Guest speakers will begin the event with Ms Gilbee sharing her experience, youth advocate Neil Milton from 4 Child Safe talking about his personal experience and the shock of suicide and Emma Knapp from Wellways will share her personal experience and what brought her to Wellways. There will also be counsellors available on the day if attendees would like to speak to somebody.
Cindy McLeish, Member for Eildon, will read the honor role for the second consecutive year. This is a list of family members and friends that attendees have lost to suicide. Both Ms Gilbee and Mr Jacobs said Ms McLeish was very supportive of the cause.
At 10am walkers will depart from Yea Railway Station to undertake the 6km walk, crossing the Melba Highway and walking along the rail trail to two bridges. Those who may not be able to walk are still invited to participate in the day and are welcome to stay at the station while others complete the walk. It is recommended walkers come prepared for rainy weather conditions including bringing umbrellas.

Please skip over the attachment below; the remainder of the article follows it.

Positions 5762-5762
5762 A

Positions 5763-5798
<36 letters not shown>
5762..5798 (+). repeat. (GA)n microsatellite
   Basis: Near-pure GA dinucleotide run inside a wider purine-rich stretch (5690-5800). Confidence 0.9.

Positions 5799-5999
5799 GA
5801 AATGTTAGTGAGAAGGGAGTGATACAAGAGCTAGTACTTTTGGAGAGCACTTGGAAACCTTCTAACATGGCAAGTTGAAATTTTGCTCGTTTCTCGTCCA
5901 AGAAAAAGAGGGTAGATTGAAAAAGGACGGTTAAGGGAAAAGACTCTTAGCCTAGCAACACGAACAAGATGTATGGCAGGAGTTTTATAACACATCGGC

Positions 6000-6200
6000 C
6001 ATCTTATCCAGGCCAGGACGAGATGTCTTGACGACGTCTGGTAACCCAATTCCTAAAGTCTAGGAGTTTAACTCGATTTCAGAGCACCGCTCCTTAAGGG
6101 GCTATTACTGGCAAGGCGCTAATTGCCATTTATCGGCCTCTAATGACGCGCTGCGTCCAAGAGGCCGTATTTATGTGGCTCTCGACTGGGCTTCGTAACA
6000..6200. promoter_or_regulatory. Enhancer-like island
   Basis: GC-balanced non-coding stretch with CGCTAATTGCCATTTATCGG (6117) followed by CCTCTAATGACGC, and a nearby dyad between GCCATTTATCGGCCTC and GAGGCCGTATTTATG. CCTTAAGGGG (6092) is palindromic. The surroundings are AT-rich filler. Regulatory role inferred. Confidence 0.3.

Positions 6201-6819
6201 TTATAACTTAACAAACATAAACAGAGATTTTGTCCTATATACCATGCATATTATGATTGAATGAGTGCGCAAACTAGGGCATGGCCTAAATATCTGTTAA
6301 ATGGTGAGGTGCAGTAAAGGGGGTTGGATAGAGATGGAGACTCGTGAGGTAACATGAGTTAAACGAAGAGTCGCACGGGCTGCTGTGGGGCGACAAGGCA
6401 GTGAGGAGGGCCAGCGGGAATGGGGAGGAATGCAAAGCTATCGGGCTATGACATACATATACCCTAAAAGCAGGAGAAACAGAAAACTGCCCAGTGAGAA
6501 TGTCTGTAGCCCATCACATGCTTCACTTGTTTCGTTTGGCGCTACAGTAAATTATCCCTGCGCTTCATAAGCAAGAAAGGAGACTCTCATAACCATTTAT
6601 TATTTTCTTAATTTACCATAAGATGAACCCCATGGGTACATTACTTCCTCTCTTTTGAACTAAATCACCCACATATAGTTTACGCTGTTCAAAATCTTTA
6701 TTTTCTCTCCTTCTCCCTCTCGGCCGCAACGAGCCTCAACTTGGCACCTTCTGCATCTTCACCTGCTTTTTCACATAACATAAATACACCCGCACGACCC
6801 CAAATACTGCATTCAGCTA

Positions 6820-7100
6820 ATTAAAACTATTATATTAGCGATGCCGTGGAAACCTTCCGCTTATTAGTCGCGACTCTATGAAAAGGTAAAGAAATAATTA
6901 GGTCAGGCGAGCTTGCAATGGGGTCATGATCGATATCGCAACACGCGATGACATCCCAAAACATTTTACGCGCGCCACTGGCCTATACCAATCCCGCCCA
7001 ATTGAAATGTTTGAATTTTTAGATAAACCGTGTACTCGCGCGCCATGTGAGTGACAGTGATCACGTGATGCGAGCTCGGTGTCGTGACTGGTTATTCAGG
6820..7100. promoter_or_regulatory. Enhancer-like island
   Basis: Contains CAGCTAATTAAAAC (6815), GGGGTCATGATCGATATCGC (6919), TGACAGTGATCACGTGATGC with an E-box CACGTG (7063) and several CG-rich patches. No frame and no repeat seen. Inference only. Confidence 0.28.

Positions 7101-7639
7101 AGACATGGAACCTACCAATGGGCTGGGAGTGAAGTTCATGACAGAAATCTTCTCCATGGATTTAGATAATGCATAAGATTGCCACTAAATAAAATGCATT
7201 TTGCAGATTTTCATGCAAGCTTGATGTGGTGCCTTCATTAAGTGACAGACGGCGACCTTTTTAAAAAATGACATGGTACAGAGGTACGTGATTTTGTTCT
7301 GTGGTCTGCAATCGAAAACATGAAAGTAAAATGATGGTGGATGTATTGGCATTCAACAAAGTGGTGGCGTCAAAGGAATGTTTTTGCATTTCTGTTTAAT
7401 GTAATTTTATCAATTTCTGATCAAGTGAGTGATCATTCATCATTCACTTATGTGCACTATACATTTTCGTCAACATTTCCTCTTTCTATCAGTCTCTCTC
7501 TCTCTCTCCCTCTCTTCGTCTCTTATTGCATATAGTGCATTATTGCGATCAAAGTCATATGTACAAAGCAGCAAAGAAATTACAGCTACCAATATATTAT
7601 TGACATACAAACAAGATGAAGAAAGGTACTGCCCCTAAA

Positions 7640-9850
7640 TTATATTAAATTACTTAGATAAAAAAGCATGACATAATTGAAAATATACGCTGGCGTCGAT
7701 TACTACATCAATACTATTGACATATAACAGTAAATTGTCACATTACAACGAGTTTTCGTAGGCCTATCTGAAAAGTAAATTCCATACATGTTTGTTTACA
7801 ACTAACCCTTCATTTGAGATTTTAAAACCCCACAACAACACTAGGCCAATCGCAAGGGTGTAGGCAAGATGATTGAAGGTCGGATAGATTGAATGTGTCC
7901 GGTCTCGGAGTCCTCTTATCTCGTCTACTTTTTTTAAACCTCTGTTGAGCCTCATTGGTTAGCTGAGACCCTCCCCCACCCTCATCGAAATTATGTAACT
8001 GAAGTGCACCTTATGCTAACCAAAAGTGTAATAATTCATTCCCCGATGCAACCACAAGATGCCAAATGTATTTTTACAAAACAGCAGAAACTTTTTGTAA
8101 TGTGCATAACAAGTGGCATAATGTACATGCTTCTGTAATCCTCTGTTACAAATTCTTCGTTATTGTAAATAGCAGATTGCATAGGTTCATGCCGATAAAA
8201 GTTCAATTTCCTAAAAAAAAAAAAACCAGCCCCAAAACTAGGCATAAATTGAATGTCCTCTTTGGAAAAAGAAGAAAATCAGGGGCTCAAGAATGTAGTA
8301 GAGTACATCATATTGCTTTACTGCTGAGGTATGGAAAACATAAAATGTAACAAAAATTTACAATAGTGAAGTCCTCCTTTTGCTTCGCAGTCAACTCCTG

On one of the bridges, a 50 metre banner will be revealed. This was a surprise to last year’s attendees.
“None of the walkers knew we had this as it only goes up on the day and comes down the same day,” she said.
“Once they got to that bridge I think they felt overwhelmed, felt lots of pride and felt great that they had walked and made it even clearer to anybody that was even passing by that we’re bringing awareness to suicide.”
At 11.30am walkers will return to Year Railway Station for a free sausage sizzle courtesy of the Rotary Club of Yea and enjoy more live music. The event will then conclude at 12.30pm.
Registrations for the walk will be accepted on the day but Ms Gilbee asks, if possible, for those interested to register prior at gvsag.org.au/gvsaw22 or if registering a group please email email@example.com with the full name, email and mobile number of each participant. Those under 15 do not need to provide their phone number and email but please indicate which adult is responsible for them during the walk.
Those interested in volunteering can contact Goulburn Valley Suicide Awareness at at gvsag.org.au/contact or via email at firstname.lastname@example.org